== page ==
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12 Activists Receive Up to 7-Year Sentences for Hong Kong Legislative Council Protest

A Hong Kong court sentenced 12 people who stormed the Hong Kong Legislative Council building during the “July 1 Clash” during the Hong Kong anti-extradition protest in 2019 for rioting. The sentences ranged from more than four years to nearly seven years.

On July 1, 2019, hundreds of demonstrators broke into the Hong Kong Legislative Council building. Some spray-painted slogans on the walls, blackened the Hong Kong regional emblem to display the British Hong Kong flag, and damaged many facilities. They occupied the Legislative Council for up to three hours. , until they were dispersed by riot police. At that time, Hong Kong’s public anger was rising, mainly protesting against the Fugitive Offenders Amendment Bill that would allow criminal suspects in Hong Kong to be extradited to mainland China for trial. Afterward, 14 people were charged with rioting and other crimes.

The case was decided at the West Kowloon Court in Hong Kong on Saturday. The 45-year-old Hong Kong artist Wang Zongyao pleaded not guilty and was sentenced to 6 years and 2 months in prison. Hong Kong local Democrats Liu Yongkuang and Chow Jiacheng, who had pleaded guilty, were sentenced to 54 months and 20 days and 61 months and 15 days, respectively.

“No matter what punishment the court imposes on me, I will continue to move forward and turn my fears into a force for change, just like the day I walked into the Legislative Council,” Chow told the court before sentencing. He said their actions were to defend basic human rights that are threatened by the authorities.

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Liu Yongkuang said that he rushed to the scene out of fear that the police might carry out a bloody crackdown. Liu Yongkuang later left Hong Kong and returned, despite the risk of prosecution. Liu Yongkuang said, “I don’t want the public to think that everyone in this movement only cares about their own safety.” He also said, “Knowing that a crime will be committed, I would rather go to jail than see anyone bleed.”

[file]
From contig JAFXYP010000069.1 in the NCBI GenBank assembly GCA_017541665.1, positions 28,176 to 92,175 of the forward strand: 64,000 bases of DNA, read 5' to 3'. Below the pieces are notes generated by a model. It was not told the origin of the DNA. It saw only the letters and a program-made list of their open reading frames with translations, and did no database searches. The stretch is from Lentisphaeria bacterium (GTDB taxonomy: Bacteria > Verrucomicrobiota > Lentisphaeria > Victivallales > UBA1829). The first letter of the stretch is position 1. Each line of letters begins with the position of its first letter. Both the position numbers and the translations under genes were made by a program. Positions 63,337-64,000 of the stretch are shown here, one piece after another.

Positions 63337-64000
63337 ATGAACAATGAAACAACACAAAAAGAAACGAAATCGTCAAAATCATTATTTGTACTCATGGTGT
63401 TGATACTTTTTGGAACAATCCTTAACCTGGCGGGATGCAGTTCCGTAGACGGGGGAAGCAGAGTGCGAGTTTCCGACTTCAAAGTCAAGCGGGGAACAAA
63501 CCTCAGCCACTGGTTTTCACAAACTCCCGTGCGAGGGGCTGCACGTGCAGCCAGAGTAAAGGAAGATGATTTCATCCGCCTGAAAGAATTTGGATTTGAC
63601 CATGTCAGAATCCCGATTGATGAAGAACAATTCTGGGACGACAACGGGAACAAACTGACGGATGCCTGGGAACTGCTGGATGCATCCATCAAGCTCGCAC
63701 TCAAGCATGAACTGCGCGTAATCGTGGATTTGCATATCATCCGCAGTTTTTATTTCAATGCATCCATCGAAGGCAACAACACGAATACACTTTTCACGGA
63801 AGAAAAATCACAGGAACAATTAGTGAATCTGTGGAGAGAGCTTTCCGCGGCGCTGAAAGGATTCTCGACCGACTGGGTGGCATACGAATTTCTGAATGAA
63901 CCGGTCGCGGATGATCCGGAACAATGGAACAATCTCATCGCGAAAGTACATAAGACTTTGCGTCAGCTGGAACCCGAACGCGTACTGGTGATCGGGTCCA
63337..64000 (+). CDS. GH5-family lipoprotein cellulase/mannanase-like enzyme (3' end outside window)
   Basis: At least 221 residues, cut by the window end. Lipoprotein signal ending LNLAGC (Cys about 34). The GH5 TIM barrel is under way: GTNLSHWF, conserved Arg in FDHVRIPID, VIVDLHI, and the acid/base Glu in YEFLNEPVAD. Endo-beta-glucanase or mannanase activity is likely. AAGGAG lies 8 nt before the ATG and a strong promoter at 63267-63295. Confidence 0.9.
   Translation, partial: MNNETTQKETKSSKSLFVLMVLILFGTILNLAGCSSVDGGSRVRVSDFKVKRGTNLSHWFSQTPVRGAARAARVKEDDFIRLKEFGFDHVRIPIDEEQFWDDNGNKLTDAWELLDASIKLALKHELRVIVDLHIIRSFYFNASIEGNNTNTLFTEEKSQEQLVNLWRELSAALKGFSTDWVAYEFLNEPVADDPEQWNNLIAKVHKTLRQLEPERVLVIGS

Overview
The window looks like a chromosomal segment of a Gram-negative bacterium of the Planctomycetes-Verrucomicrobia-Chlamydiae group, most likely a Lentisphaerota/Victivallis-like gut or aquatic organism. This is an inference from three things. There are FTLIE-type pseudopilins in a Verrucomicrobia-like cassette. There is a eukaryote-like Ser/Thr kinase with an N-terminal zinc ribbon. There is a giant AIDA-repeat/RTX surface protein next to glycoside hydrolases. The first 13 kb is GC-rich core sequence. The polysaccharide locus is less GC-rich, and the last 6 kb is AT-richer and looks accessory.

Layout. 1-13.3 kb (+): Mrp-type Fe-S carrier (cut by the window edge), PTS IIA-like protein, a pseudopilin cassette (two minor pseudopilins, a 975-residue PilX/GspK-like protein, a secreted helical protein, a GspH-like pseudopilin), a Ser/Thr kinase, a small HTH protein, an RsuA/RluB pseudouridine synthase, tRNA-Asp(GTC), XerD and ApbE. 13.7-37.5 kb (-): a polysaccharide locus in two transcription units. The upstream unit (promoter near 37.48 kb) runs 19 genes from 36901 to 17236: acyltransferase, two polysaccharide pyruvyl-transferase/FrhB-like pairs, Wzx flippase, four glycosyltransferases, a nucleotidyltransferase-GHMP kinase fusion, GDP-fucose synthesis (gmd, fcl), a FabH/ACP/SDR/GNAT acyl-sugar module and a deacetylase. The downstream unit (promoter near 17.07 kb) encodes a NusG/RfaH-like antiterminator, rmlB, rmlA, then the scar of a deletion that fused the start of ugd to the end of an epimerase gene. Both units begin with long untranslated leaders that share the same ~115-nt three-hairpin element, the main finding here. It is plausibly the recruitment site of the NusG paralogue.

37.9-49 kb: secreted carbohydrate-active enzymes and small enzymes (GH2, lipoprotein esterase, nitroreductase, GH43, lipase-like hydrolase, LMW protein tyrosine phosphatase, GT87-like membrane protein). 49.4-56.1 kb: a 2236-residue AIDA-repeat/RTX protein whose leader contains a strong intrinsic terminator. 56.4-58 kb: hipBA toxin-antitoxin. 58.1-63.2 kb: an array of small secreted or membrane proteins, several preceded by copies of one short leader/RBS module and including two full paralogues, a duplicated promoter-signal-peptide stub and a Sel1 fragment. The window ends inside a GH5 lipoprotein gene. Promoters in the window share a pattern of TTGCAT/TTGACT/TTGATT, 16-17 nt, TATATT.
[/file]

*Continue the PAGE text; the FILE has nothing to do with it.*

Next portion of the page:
Actor Wang Zongyao is above In a plea letter submitted to the court last month, he wrote that his life “came to a standstill” after his arrest on September 30, 2019, and he was forced to leave the acting career he had been involved in since he was 12 years old. He said that no matter how heavy the final sentence was, “I will still help people in need in society with the most sincere heart.”

27-year-old Sun Xiaolan, president of the Student Union of the University of Hong Kong, pleaded guilty to rioting before trial and was sentenced to 4 years and 9 months in prison.

As she was taken away from the bed, relatives and supporters cried, “Take care!” “Conference Hall Area” was found guilty and fined HK$1,500 (US$190) and HK$1,000, respectively.

Li Zhihao, the interim judge of the Hong Kong District Court who made the judgment, described the incident as a “serious” blow to the rule of law in Hong Kong.

Li Zhihao said that the riot involved in this case occurred in the Legislative Council, which has “unique constitutional status and symbolic significance.” More than a thousand demonstrators brazenly surrounded the Legislative Council when the incident occurred. “The behavior was a challenge and an insult to the SAR government. Intention to weaken or overthrow Hong Kong’s constitution is an attack on the rule of law.”

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The maximum penalty for the crime of riot in the Hong Kong District Court is seven years imprisonment. Li Zhihao said that this riot case was the most serious situation, and even a sentence of 7 years in prison was not an exaggeration.

According to police data, more than 10,200 people have been arrested so far in connection with the anti-extradition movement in 2019, of which 2,937 have been charged with crimes such as rioting, illegal assembly, and criminal damage.

According to “The Witness,” a Hong Kong media outlet specializing in legal news, more than 870 people were charged with rioting.

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